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Tuesday, July 28, 2009

Francisco Hidalgo (1929-2009)

Francisco Hidalgo, Franco-Spanish artist and photographer, died in Paris on 25 July at the age of 80.

Born Francisco Hidalgo Bartau in Jaén, Andalusia, on 17 May 1929, Hidalgo studied at the schools of fine arts in Madrid and Barcelona before finishing his education in Paris. He was a youthful fan of comics, publishing his first, La Secta de Tong Khan (Marco, 1943), at the age of 14. Other early strips included "Ted Grangton" (Mundo Infantil, 1945) and "John Harrington" (El Gran Chicos, 1947), "Dick Sanders" (El Champeón), "El Lobo" (Victoria) and "Skilled" (El Coyote) (all 1948). He also participated in the animated film Garbancito de la Mancha (1945), directed by Arturo Moreno.

Hidalgo became the main artist of "Doctor Niebla" [Doctor Fog] which first appeared in El Campeon from issue 17 (1948). The character, based on the crime novels of Rafael González and scripted initially by Silver Kane (Francisco González Ledesma) and later by Victor Mora, appeared irregularly in various publications, Super Pulgarcito, Pulgarcito Almanaque (1953) and Suplemento de historietas de el DDT, the last appearing in 1959. He continued to create and draw other characters, including "Bing Fisher" (Historietas, 1949) "Dick Tobor" (Alcotán, 1951; El Coyote, 1952), 3 issues of El Inspector Dan (Bruguera, 1951), private eye "Ángel Audaz" (El Coyote, 1953), Al Dany (Cliper, 1953) and "Marga, la hechicera" (El Coyote, 1954).

In 1954, he moved to France, although continued to contribute to Spanish comic Bisonte Gráfico (Dan). His early work in France appeared in Spirou and Pierrot and Coers Vaillant. At the same time, he worked via A.L.I. for the British comic Comet, drawing 3 episodes of "Buffalo Bill" in 1955 alongside other Spanish imports Jesus Blasco, Eugenio Giner and Romeu.

In France he was best known as Yves Roy, under which name he took over the long-running "Bob Mallard" strip for Vaillant, where he also created the strip "Teddy Ted". His work appeared in numerous French comics, including Tintin, Lisette, Bayard, Pilote, Chouchou and Record.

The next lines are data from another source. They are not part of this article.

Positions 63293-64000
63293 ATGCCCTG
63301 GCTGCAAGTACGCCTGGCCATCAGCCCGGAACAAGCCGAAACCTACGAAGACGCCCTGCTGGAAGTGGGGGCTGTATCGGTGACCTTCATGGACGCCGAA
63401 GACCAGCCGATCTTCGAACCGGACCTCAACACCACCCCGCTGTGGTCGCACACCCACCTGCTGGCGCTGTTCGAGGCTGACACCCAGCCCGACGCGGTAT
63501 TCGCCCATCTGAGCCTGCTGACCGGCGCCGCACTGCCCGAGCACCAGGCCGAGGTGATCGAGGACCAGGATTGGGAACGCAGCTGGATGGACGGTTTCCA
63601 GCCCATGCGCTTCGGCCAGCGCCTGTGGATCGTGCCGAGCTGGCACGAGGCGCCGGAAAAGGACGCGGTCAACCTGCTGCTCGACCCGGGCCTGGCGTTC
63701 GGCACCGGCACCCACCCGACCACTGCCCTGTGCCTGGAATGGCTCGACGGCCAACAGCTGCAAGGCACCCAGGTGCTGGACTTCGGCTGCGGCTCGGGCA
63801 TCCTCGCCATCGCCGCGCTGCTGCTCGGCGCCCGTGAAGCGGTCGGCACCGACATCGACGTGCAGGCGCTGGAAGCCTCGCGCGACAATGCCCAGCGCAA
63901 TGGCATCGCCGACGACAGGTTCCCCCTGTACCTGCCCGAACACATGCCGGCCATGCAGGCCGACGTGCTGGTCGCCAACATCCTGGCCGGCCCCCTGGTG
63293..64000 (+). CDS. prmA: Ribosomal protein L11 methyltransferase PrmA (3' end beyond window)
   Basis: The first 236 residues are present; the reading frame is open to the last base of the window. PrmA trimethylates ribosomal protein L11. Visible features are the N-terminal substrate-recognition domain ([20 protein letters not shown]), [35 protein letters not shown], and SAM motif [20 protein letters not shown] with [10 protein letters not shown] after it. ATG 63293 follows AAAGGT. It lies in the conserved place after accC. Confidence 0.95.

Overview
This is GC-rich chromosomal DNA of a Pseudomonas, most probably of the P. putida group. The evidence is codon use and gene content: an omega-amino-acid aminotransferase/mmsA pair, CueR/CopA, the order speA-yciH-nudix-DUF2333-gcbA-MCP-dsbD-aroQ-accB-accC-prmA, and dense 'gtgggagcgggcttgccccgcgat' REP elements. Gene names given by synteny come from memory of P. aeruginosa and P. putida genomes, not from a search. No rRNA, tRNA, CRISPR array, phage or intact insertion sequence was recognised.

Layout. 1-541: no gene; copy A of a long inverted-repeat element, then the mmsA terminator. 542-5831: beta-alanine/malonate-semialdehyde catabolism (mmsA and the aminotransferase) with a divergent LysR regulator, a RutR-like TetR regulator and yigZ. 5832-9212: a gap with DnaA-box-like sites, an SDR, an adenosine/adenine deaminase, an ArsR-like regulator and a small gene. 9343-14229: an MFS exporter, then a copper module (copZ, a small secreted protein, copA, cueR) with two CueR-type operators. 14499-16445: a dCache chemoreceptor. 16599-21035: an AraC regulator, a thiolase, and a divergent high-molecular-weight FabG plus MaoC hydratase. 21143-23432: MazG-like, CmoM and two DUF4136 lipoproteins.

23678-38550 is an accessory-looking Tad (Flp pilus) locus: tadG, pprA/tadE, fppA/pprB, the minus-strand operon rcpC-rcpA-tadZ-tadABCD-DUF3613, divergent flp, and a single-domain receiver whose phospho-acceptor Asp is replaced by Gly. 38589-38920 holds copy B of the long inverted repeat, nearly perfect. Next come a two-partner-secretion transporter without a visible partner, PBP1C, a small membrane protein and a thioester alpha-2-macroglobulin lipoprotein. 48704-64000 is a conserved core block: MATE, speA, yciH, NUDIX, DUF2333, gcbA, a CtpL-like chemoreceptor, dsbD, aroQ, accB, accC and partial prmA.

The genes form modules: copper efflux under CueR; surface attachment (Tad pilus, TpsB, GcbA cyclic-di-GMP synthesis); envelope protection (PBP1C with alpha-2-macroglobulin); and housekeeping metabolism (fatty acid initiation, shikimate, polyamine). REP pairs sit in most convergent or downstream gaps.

In 1963, Hidalgo began photographing some of the world's great cities and, by the end of the 1960s, had left the comics' field to concentrate on photography. He worked for several agencies, producing images for Gamma, Image Bank and Getty Images as well as producing books of photographs of Paris, New York, London, Venice and Peru. His work was exhibited in Paris, Madrid, New York, London, Amsterdam, Hong Kong and Tokyo.

Amongst the awards he received were the Obélisque d'or au salon mondial Photokina at Cologne in 1974 and the Lauréat du prix du meilleur livre photo at the festival of Arles in 1976.

Photographic books
Paris, text by Geneviève Pons. Paris, AGEP, 1976.
La Défense. Marseille, AGEP, 1979.
Venise, préface by Luc Senanque. Marseille, AGEP, 1980.
London. London & New York, Proteus, 1981.
New York. London, Proteus, 1981.
Oro del Perú, text by Aurelio Miró Quesada Soso. Lima, Banco de Lima, 1981; Boulogne, Éditions Delroisse, 1981.
Valparaiso, text by Jaime Valdés. Boulogne, Éditions Delroisse, 1981.
San Agustín, text Luis Duque Gómez. Boulogne-Billancourt, Éditions Delroisse, 1982.
St. Maarten. Boulogne-Billancourt, Éditions Delroisse, 1984.
Propos d'opéra. Images de la Bastille, with others. Paris, Establissement Public de l'Opéra de la Bastille, 1989.

1 comment:

r chadwick said...

I think a lot of my work comes from his inspiration...found his book called Paris,when I WAS JUST STARTING TO GET TO GRIPS WITH PHOTOGRAPHY..many,many years ago...I never new he was a cartoonist...but it certainly worked its way into what was then a new way of doing photography...

Thanks for the post...very informative..commando comics!!